The Bisgaard regimen, which is typically used to treat venous ulcers and not mastectomy edema, involves education, elevation, elastic compression and evaluation, explains Dr. Gordon Shumate. Some similarities between the Bisgaard regimen and mastectomy edema treatment include wearing a compression dressing and elevating the affected arm, notes Johns Hopkins Medicine.
The extent and severity of mastectomy edema usually guides its treatment, according to Johns Hopkins Medicine. Doctors instruct patients to exercise to improve fluid drainage and maintain strength and flexibility, and a device called an arm pump is sometimes used to prevent lymphatic fluid from collecting in the arm. To prevent skin breakdown and infection, patients with edema following a mastectomy should adopt a good skin care regimen. Eating a well-balanced, low-sodium diet and maintaining a healthy weight is also recommended.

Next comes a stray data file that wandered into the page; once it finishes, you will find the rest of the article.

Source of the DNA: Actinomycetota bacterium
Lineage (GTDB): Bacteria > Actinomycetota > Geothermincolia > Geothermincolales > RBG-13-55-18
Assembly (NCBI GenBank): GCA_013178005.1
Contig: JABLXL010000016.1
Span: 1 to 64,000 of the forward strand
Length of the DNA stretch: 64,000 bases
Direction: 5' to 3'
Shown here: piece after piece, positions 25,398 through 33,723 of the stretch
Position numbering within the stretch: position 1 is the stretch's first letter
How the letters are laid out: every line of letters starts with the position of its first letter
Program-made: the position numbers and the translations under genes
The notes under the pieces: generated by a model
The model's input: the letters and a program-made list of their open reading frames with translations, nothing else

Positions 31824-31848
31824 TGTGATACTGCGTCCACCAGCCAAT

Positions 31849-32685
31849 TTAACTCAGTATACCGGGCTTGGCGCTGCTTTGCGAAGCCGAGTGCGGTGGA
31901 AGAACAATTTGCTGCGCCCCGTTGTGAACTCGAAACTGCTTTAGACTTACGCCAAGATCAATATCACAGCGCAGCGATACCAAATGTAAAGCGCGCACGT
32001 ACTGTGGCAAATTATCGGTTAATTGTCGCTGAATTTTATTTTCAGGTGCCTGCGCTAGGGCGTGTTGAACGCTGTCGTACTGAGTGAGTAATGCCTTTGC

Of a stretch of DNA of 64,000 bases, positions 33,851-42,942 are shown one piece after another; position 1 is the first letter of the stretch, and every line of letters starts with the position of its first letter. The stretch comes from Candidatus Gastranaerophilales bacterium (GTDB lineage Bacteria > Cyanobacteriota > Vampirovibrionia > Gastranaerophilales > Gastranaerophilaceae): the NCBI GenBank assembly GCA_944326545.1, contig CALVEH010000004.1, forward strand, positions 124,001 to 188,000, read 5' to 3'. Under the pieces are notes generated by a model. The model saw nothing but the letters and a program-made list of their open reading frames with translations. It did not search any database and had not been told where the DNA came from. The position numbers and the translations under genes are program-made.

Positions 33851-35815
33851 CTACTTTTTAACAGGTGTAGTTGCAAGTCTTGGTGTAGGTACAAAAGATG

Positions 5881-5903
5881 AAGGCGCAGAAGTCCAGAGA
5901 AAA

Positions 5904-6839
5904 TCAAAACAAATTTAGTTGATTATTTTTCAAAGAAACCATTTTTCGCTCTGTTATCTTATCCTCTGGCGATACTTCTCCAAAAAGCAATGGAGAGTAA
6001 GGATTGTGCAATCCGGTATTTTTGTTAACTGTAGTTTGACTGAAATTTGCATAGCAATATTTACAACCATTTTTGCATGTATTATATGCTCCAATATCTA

There are several ways to control or prevent lymphedema following a mastectomy, such as avoiding injections and blood draws in the affected arm, as Johns Hopkins Medicine explains. Patients with lymphedema should not wear clothing with elastic cuffs, carry heavy items with the affected arm, expose the affected arm to extreme hot or cold temperatures, or allow a sunburn to develop on the affected arm. Lymphedema may occur anywhere from a few days to 24 months or more following a mastectomy.